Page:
21. Again, parma tarts: for the said parma tarts which are ordered to be made, to give you understanding, take three or four large pigs and, if the feast should be larger than I think, let one take more, and from these pigs remove the heads and the hams, and put the fat apart to be melted; and take the said pigs and cut them into fair slices or pieces and wash them very well and put them to cook in fair and clean cauldrons, and put in salt in measure. And for the said parma tarts you will need three hundred pigeons, two hundred very young chickens - and if it happens that the feast is given at a time when there are no very young chickens, have one hundred young capons - six hundred small birds; and these pigeons, poultry, and small birds should be plucked and cleaned properly and cleanly; and take the pigeons and split them in half, and also split the poultry and cut it in quarters; and then take the pigeons, poultry, and small birds and put into fair small casks, wash properly and cleanly three or four times in fair and clean water, and then put them to boil in fair and clean cauldrons, and put in salt in measure; and check that it does not cook too much; and, being cooked subtly, draw out your meat into fair and clean cornues and put your small birds in one place and the other meat in another. And then take your pork fat and cut a great deal of it and put into fair and clean pans and melt well and, being well melted, strain it into other fair and clean pans; and then take your small birds and sauté them in your lard lightly and not too much, and also next the other meat. And of figs six pounds and six pounds of dates, of pine nuts six pounds, of prunes six pounds, of raisins eight pounds; and then take your figs, prunes, and dates and cut them fine - as small as the smallest raisins - and remove the stems from the raisins and clean them well. And then take your pine nuts and rub them very well, then winnow them on fair platters; then put them on a fair cloth and pick them over and clean them well and properly so that there remains nothing but the white nutmeat. And then put your figs, prunes, raisins, dates, and pine nuts into a fair, white and clean cornue, and let it be well covered with a fair, white and clean cloth so that nothing which is not clean falls therein. And then arrange that you have herbs, that is sage, parsley, hyssop and marjoram, of which have such a large amount of parsely that you have a great bowlfull drained and with the leaves stripped off the stems, and sage, hyssop, and marjoram added in measure; then put them in a fair and clean cornue, and wash them well and properly in three or four changes of fresh water, and then put them on fair and clean boards and chop them very small. And check to see if your pork is cooked and put it on fair tables, and you should have your fair, large and very flat boards; and you who are making this fair parma tart, together with the assistants which you have assigned to it, take care to remove the skin of the said pigs and let no bones remain, and chop your meat very small; and in chopping your said meat take herbs and put them in with your meat; and then have a large, fair, clean and clear basin [bacine] and put your said meat therein - and to give understanding of what the basin is, I mean that this should be a fair and large pan of those in which one cooks big and large fish. And then arrange that you have a quintal of best Crampone or Brie cheese or the best cheese which can be found, and then take the said cheese and pare and clean it well and properly, and cut it small, then bray it in a mortar very well and strongly; then take six hundred eggs and moisten your cheese therewith in braying, and continually sprinkle with the said eggs so that they are well bound and moistened and according to the quantity of the parma tarts which you are ordered to make. And take the pan which I described to you above, and put therein lard which is refined in which one has sautéd the meat, and put it in according to the quantity of the stuff which you have, and let it be put over a fair clear fire; and have two good strong assistants stirring the filling strongly and firmly with a great slotted spoon with two hands, and then let it down over a fair fire of clear coals; and let your figs, prunes, dates, raisins, pine nuts, cut as is said above, be washed two or three times in fair, clean and clear water and then afterward washed in good white wine and then put to drain and dry on fair and clean boards; and then, being drained, throw it into your filling, and let it be very well stirred in; and then take your cheese which has been brayed and moistened with egg as is said above - the quantity which you have made for the said filling - and put into your filling while braying well and strongly; and take the said pan off the fire. And take your spices, white ginger, fine powder, grains of paradise, saffron to give color, and put in cloves in measure, put them therein and stir continually; and have a great deal of sugar beaten into powder and throw in a great deal according to the quantity of the filling, and stir continually. And arrange that you have fair and clean pans, or if you find fair and clean ceramic dishes take as many as you need to make your parma tarts in such great quantity that you will have some left over; and then when you have your fair and clean pans or ceramic dishes arrange that you have two or three thousand sugared wafers, and then take your pans or your ceramic dishes and take some of the lard in which you fried your small birds and poultry and put into your pans or ceramic dishes and then take your wafers and put in each dish on the bottom and around it a layer of the said wafers so that there are four or five one on another; and on the said wafers take of the said filling and make a layer, and then on top of the filling put the small birds here and there and not together; and put between two small birds a quarter of a pigeon and elsewhere a quarter chicken between two small birds, and do this in such manner that of small birds, quarter pigeons and quarter chickens there is made well and adroitly a layer set on top of the layer of the filling; and on top of this layer made of small birds, quarter pigeons, and quarter chickens is made another layer of the said filling, and on top of this layer made of filling put wafers in the fashion and manner which is said above as they were put on the bottom of the said pan or ceramic dish; and, this being done, they should be covered well and properly with the said wafers. Then take cold lard and put on top, and then put your tarts in the oven which has been well heated; and you will be well advised when they cook to have leaves of spinach and white chard well cleaned and washed so that, if the said wafers burn at all, you can put them on top. And then draw out your parma tarts and scrape them well and properly so that there remains nothing burned, and then put them on fair serving dishes; and, with them on the serving dishes, take your gold leaf and put it on your parma tarts in the manner of a chessboard, and powdered sugar on top. And when one serves it, let on each tart be put a little banner with the arms of each lord who is served these parma tarts. [Du fait de cuisine]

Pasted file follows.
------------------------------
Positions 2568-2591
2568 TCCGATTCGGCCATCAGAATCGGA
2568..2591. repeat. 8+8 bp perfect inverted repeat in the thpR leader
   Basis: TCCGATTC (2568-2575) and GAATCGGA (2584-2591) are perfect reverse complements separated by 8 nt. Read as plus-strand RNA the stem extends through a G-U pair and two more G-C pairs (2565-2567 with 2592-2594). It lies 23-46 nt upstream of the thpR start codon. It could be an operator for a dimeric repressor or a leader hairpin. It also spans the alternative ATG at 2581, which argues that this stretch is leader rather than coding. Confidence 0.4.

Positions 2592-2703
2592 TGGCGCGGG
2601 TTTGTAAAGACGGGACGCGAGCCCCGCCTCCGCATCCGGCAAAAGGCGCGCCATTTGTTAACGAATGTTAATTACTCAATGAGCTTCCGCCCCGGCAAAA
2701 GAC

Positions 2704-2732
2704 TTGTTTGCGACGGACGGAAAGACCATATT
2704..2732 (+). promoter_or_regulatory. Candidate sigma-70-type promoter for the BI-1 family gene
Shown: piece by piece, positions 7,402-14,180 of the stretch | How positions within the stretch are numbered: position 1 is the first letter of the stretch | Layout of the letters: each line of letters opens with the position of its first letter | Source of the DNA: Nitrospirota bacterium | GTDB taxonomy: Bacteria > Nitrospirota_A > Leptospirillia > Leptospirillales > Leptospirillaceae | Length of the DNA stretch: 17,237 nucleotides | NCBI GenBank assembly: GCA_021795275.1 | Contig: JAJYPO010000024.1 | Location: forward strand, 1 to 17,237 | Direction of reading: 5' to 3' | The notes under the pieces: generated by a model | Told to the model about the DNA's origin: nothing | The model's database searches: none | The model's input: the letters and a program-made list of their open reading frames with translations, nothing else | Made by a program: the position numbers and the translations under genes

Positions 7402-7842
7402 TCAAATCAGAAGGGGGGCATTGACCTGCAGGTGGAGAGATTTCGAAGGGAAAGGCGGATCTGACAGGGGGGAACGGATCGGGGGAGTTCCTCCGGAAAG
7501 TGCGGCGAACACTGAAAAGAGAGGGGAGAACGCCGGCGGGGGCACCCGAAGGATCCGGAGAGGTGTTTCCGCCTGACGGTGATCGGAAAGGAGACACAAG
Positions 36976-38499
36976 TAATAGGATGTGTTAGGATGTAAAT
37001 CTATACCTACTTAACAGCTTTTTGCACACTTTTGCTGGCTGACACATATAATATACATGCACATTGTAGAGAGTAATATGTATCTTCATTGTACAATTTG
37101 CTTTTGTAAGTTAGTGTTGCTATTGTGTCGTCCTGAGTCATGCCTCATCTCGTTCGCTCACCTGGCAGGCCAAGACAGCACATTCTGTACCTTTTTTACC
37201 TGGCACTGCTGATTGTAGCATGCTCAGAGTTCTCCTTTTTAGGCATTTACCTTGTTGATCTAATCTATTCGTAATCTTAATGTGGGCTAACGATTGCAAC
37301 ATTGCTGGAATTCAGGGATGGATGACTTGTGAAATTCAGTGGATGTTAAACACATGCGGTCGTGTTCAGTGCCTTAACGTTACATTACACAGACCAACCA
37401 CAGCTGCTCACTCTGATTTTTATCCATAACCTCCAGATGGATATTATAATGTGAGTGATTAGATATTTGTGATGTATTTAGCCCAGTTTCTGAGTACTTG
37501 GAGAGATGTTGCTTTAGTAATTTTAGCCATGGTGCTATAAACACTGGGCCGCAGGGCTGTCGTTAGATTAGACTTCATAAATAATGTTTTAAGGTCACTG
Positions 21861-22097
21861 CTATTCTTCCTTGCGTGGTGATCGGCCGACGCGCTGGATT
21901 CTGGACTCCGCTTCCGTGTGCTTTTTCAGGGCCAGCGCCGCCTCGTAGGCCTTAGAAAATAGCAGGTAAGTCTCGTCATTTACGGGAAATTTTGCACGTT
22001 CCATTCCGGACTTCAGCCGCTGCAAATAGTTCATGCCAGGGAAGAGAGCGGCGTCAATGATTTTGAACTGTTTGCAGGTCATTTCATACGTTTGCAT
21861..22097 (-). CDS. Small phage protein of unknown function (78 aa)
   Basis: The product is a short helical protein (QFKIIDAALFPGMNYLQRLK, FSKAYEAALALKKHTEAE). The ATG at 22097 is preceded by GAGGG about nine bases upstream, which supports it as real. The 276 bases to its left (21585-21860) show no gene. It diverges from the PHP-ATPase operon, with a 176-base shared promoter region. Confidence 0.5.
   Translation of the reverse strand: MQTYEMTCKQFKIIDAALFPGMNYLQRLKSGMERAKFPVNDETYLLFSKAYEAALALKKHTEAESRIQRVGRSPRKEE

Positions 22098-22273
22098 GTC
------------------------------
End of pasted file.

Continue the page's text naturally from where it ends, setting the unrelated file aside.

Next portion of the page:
Parma tarts. Take mutton, veal or pork meat, cook it, chop it appropriately, spice it extremely reasonably with Fine Powder, and fry it in lard. Afterwards, have large uncovered pies the size of little platters, with pastry sides higher than for other pies, and made in the manner of crenellations. The pastry should be strong so that it can hold the meat. If you wish, mix some pine nut paste and currants with the meat, and crumble some sugar on top. Take some boiled and quartered chicken, and in each pie put 3 or 4 chicken quarters in which to fix the banners of France and of the lords who will be in the [royal] presence. Gild them with sprinkled saffron to be more attractive.

If you do not wish to depend so much on chicken, you need only make some flat pieces of roasted or boiled pork or mutton. When the pies are full of their meat, glaze the top of the meat with a little egg yolk and egg white beaten together, so that the meat will hold together more firmly for inserting the banners. Have some gold, silver, or tin leaf for gilding the pies in front of the banners. [Le Viandier de Taillevent]

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The original recipe calls for the following ingredients: [edit this list as appropriate]


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Searchable index of "Du fait de cuisine". Medieval Cookery.
  <>. Accessed on September 29, 2020, 7:40 pm.

Searchable index of "Le Viandier de Taillevent". Medieval Cookery.
  <>. Accessed on September 29, 2020, 7:40 pm.